Wisewarrior bowIn our sessions this week we saw more great 1-2-1 stuff done with the students of all levels from beginner to black belt, from Karate to sword. It is always rewarding to see students grow as they grasp a new technique or concept, there is that little glint in the students eye when, as an instructor, you recognise that they ‘get it’!!

In particular one of the main things discovered by students this Monday and wednesday was the huge difference timing can make to a kata performance. Its really quite amazing how just a slight pause of barely a second can totally change the look and feel of a sequence. Students are forever trying to add weight and emphasis to elements of katas and wazas, but more often than not they resort to adding ‘more power’ or ‘more speed’ or even just ‘more kiai’ in an effort to give the impression of Spirit.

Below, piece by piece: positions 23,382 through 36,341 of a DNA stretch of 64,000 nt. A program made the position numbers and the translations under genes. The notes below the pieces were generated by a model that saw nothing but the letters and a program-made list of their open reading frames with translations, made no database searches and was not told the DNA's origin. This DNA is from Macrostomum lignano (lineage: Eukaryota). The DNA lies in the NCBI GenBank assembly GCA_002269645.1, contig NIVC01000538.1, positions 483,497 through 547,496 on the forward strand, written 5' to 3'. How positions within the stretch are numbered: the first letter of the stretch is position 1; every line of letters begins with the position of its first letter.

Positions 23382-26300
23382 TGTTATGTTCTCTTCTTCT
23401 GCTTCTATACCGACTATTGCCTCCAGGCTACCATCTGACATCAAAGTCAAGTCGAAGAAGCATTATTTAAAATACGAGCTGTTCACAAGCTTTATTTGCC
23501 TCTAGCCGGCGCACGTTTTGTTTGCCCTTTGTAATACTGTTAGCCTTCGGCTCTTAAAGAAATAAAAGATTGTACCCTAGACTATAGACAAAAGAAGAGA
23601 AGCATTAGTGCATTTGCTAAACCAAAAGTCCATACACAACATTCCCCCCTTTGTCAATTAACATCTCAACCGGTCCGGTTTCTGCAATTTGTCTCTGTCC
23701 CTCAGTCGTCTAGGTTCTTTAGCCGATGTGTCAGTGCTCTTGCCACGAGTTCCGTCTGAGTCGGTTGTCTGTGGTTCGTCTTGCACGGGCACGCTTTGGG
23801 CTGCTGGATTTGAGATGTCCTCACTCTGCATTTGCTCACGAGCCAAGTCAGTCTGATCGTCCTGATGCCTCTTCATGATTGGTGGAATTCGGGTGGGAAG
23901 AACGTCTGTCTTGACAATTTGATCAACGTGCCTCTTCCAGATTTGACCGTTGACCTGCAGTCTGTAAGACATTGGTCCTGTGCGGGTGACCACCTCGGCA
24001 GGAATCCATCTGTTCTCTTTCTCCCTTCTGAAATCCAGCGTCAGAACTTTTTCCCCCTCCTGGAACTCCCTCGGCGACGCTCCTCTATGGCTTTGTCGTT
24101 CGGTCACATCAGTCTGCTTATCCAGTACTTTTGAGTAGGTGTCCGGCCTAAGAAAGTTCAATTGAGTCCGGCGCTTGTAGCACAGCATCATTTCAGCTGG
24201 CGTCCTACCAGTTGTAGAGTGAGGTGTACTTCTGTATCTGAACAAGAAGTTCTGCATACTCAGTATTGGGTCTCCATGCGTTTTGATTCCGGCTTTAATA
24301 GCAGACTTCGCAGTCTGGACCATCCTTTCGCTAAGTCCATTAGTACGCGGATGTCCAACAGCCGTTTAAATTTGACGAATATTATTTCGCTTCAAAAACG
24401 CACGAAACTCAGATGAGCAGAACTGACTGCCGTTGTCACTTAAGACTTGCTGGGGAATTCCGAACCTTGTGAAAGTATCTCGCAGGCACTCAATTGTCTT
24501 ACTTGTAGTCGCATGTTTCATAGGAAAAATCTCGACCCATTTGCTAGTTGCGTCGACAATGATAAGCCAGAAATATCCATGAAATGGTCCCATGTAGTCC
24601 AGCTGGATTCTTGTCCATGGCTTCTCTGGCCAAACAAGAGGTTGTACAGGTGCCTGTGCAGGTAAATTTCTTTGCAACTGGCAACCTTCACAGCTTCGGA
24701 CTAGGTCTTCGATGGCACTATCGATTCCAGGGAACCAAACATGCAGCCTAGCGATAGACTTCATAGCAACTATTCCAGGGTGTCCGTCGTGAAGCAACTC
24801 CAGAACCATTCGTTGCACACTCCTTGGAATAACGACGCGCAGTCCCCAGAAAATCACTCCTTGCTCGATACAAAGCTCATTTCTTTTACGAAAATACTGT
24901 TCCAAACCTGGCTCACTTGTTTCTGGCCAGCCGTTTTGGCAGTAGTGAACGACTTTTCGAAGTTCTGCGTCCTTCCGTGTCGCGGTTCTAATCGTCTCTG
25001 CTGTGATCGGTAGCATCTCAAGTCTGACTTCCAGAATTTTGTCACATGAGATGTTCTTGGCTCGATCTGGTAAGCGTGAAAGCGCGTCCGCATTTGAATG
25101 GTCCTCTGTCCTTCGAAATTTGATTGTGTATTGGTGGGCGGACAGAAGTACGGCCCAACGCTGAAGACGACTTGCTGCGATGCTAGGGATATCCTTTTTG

But just a simple pause before and after a movement is usually all it takes to draw attention to it, making the next move that much more profound. Even something as simple as the bow can be dramatically enhanced by changing the timing. During a sword kata this is extremely important, the pause (and control of the space within this pause) is what separates the sword grades.

Also the bow is the beginning and the end and this is an important point to remember…

When you see the quality of the bow it sets in the audiences mind the level of quality to expect for the sequence that will follow. That is to say a crap bow doesn’t bode well for a great performance.

Equally at the end of a kata, the final bow reflects the students feelings about their own performance. And in this instance a poor bow suggests they didn’t rate their ability, and that it is nothing for them or anyone else to be proud of.

So…get the bows right, and the rest begins to fall into place. You have framed the kata for the audience and, more importantly, for your self. The initial bow in particular fosters the mindset that the performance rests upon.

See you in the dojo!